Societies, Bayard suggests, maintain what he calls a "collective library," meaning a virtual collection of books that the culture is familiar with. (You know, the way most Americans are familiar with characters from The Wizard of Oz without having read the book or maybe even having seen the movie.) One of his points is that sometimes a book is more significant for its relationship to other books in the collective library than it is for its own content. If individuals understand or at least know about the book's significance, they can talk about the book in that way. And it would be very legitimate for them to do so.
Imagine, if you will, that it is the year 2057. A turn-of-the-century series of children's books about a kid named Harry Potter is oh, so yesterday. No one reads them, but everyone knows about Harry because of all kinds of literary references, movie references, maybe some song references. Harry Potter, though not read, is part of the collective library.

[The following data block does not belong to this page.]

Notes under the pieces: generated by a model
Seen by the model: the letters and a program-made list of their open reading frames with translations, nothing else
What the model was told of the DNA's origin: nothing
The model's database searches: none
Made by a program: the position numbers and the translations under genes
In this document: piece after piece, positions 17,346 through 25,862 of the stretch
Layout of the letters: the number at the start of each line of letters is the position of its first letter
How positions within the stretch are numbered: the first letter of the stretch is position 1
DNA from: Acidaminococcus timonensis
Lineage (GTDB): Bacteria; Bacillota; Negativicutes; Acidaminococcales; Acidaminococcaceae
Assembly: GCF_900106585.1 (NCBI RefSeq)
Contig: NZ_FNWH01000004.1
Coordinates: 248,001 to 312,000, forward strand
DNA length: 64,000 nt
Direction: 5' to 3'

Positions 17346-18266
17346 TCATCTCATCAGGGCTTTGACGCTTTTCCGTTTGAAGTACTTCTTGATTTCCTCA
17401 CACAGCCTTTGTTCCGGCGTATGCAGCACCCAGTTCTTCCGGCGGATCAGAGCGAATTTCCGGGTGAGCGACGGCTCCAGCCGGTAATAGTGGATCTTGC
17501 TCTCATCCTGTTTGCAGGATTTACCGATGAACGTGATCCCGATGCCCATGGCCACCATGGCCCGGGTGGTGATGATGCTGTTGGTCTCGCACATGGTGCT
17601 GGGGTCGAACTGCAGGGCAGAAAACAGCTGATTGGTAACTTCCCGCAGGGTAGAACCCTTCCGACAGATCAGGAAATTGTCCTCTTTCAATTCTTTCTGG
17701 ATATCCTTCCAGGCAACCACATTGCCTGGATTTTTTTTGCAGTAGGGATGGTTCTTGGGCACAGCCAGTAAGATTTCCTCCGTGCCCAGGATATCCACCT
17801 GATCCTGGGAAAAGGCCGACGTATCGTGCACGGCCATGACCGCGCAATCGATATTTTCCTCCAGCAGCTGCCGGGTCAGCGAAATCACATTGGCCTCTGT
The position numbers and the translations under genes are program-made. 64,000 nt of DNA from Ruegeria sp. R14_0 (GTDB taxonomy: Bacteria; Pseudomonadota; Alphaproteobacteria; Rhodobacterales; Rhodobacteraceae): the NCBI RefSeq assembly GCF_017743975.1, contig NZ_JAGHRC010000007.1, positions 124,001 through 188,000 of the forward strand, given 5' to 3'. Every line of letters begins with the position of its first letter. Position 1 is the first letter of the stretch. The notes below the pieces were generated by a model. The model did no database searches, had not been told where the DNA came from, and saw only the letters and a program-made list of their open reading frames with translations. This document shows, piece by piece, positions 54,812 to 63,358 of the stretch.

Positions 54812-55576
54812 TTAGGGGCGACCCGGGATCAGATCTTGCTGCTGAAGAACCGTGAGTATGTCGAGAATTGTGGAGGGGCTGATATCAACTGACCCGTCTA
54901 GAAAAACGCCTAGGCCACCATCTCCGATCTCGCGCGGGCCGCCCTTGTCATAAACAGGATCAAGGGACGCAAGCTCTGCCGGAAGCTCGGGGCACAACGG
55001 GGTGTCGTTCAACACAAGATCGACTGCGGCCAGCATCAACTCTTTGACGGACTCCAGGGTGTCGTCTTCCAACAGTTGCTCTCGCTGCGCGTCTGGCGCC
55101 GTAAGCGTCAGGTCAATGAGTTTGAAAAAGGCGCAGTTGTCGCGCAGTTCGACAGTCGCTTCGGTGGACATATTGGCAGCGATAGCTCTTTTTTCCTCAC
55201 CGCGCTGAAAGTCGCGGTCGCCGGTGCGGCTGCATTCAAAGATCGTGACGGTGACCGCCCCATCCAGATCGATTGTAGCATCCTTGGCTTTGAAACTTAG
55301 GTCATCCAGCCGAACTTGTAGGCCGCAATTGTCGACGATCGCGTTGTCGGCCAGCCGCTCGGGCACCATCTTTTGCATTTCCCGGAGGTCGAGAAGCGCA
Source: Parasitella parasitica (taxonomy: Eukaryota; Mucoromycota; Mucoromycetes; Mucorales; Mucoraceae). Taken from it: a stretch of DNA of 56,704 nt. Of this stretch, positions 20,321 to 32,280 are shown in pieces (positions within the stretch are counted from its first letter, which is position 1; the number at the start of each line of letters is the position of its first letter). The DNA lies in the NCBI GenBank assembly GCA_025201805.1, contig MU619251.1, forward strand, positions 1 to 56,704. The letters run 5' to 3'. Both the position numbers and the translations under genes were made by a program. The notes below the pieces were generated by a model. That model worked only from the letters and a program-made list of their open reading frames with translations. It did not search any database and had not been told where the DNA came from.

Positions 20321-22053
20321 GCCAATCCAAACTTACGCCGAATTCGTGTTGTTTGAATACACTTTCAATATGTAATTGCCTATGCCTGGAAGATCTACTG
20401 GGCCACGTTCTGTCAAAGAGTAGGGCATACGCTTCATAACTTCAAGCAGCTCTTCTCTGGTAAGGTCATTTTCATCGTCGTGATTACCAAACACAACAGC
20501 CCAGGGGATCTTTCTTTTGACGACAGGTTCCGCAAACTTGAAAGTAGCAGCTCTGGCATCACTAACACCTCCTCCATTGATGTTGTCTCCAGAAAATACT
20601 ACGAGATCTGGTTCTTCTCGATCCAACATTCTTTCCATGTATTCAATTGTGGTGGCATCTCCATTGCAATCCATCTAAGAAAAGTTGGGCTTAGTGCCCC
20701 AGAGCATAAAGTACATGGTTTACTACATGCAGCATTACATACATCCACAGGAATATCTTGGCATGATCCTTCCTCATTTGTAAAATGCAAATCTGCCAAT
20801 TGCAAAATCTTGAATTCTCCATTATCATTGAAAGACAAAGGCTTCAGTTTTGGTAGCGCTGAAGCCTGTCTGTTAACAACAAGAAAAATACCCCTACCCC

Say you are a graduate student in the year 2057, and you wouldn't read any of the Harry Potter books on a bet. But you are aware that the appearance of Harry Potter in the 1990s brought masses of adult readers to children's literature, encouraged serial novels, knocked problem novels off their pedestal in kidlit, and popularized fantasy. Knowing the significance of the series in relation to other books is arguably as important as anything in the books and certainly gives you something to discuss if Harry P. comes up when you're trapped in your advisor's office. In fact, there are probably many books we should know something about even if we haven't read them.